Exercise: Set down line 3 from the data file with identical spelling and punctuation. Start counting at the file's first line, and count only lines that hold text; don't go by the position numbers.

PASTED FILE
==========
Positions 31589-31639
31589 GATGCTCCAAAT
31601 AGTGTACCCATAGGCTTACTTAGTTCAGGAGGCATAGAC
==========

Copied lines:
31601 AGTGTACCCATAGGCTTACTTAGTTCAGGAGGCATAGAC